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Evaluating the Digestion, Absorption, and Transport of Food Allergens
Digestion of food ingredients into useful nutritional components involves complex enzymatic reactions in the digestive tract of humans or for fermented foods, in culture. Microbial enzymes are involved in fermentation, while mammalian enzymes and microbial enzymes are involved in digestion in vivo. The degradation of allergenic proteins into peptides and eventually to free amino acids alters the structure and immunoreactivity of the proteins. This dissertation explores several aspects of allergen digestion. To investigate microbial digestion of milk proteins by means of fermentation, a retail survey of cow’s milk cheeses was performed. Different varieties of cheese are manufactured using diverse microflora and specific ripening conditions that encourage additional proteolysis. Therefore, it was hypothesized that different varieties of cheese would exhibit different patterns of proteolysis and therefore would produce different results when tested by commercial milk enzyme-linked immunosorbent assay (ELISA) kits. ELISA results can be used to semi-quantitatively monitor proteolytic degradation in cheeses due to fermentation. Like microbial digestion during fermentation, gastrointestinal digestion also hydrolyzes allergens into peptides. Peptic and tryptic digestion of a specific peanut allergen, Ara h 2, has been documented to reveal core digestion resistant peptides (DRPs) of approximately 10 and 12 kDa. These digestion-resistant peptides represent a novel target that can be used for monitoring the absorption of allergens across the gut epithelial barrier and the transport and circulation of these allergenic peptides. The uptake and distribution of DRP-Ara h 2 in sera was monitored in sensitized and non-sensitized germ-free C3H/HeN mice at three time points after oral gavage with Ara h 2. The circulation of DRP-Ara h 2 in sera was also monitored over time in three catheterized weaning-age piglets to evaluate transit across the intestinal epithelium in a monogastric animal model. The absorption of DRP-Ara h 2 into the sera and liver as detected by ELISA appeared to be time-dependent. However, differences in uptake and distribution of DRP-Ara h 2 between sensitized and non-sensitized mice were not observed. Future studies with increased challenge doses may demonstrate that sensitization status affects the rate of antigen absorption.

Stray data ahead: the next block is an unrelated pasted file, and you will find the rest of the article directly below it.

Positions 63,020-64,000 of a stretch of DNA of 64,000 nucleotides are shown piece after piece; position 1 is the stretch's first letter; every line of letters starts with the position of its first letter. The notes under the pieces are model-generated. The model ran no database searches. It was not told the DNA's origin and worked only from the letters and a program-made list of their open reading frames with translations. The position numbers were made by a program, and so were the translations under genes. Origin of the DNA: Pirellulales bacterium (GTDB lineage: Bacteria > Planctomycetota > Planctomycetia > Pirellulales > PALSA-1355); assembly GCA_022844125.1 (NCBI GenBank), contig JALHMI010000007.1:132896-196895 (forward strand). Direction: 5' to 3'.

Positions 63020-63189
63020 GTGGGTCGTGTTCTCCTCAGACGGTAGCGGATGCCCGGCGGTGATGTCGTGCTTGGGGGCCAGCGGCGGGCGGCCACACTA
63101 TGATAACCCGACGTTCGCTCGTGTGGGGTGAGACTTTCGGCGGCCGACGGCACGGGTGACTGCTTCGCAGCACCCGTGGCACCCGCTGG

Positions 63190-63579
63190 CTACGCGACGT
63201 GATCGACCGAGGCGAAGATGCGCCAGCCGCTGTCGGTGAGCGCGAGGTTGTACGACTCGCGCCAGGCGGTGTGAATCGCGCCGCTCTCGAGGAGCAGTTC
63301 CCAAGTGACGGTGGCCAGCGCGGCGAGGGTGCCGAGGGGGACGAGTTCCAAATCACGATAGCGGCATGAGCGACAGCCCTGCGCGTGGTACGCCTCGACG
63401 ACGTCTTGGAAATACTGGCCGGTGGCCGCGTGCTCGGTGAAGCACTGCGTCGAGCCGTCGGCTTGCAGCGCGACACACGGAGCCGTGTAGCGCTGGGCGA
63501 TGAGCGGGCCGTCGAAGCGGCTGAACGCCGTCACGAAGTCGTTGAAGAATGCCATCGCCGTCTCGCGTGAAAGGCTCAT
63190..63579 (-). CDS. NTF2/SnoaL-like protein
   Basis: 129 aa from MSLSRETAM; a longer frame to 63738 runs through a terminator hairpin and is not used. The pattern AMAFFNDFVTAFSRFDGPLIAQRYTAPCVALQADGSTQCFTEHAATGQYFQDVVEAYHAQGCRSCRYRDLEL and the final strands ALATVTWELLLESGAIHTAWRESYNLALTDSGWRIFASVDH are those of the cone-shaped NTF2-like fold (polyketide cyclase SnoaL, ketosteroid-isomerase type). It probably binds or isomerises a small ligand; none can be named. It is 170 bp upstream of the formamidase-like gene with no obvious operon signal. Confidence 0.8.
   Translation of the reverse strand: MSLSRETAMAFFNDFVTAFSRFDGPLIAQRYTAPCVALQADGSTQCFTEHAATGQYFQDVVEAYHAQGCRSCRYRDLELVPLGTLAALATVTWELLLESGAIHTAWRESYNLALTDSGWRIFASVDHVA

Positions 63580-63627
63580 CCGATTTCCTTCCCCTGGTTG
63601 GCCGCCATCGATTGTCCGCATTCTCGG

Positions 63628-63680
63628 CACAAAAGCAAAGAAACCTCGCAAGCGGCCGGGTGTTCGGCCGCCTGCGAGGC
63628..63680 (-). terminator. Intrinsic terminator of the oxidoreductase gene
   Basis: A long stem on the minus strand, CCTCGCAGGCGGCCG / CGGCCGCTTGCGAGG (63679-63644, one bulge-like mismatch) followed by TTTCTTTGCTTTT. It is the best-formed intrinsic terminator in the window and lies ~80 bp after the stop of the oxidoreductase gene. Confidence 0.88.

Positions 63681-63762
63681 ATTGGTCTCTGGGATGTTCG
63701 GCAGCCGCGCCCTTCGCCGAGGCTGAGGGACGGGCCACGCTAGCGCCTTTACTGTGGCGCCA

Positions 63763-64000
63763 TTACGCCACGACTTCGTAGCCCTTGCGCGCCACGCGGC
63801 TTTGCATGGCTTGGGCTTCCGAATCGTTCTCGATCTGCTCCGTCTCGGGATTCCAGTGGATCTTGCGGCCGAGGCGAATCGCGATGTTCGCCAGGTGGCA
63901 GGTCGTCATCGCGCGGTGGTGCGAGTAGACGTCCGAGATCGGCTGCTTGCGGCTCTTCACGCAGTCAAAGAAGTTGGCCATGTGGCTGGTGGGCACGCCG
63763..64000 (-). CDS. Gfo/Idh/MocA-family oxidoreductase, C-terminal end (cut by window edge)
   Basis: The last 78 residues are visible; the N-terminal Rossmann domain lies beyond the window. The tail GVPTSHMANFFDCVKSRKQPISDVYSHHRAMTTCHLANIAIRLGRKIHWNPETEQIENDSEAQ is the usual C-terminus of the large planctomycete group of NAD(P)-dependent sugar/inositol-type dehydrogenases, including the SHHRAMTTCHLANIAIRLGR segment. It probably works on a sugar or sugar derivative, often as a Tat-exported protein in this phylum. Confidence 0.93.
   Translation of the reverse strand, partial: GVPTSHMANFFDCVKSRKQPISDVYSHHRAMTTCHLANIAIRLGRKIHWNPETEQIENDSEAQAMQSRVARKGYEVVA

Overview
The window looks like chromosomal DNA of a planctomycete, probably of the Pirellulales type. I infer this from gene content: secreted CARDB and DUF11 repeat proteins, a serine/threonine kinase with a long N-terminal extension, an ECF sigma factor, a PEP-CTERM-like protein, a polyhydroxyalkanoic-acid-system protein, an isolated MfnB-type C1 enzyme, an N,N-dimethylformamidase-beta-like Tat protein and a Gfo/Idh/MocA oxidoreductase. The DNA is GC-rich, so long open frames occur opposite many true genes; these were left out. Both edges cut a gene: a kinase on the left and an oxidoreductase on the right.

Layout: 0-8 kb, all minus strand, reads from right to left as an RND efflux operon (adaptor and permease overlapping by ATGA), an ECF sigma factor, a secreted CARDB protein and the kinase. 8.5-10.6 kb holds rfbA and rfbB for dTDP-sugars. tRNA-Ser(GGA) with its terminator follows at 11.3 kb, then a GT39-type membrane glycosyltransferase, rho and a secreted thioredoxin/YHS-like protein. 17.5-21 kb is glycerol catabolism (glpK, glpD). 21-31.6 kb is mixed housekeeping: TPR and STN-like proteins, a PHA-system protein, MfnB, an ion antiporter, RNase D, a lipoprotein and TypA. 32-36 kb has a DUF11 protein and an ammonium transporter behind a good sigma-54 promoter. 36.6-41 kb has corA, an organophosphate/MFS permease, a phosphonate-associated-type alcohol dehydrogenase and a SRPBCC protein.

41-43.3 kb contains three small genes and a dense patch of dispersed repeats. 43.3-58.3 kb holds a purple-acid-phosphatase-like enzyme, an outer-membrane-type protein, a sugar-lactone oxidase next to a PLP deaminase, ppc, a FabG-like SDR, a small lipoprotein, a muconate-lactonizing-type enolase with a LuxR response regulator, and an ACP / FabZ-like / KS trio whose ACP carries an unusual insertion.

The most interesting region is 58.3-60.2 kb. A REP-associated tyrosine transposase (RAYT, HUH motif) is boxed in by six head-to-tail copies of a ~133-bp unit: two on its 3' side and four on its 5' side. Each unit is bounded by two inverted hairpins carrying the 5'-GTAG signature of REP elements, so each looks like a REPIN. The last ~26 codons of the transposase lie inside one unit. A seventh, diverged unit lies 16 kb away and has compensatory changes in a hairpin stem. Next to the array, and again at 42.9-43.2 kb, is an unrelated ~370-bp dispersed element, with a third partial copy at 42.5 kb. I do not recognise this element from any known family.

Ivens, Katherine O, "Evaluating the Digestion, Absorption, and Transport of Food Allergens" (2018). ETD collection for University of Nebraska-Lincoln. AAI10788848.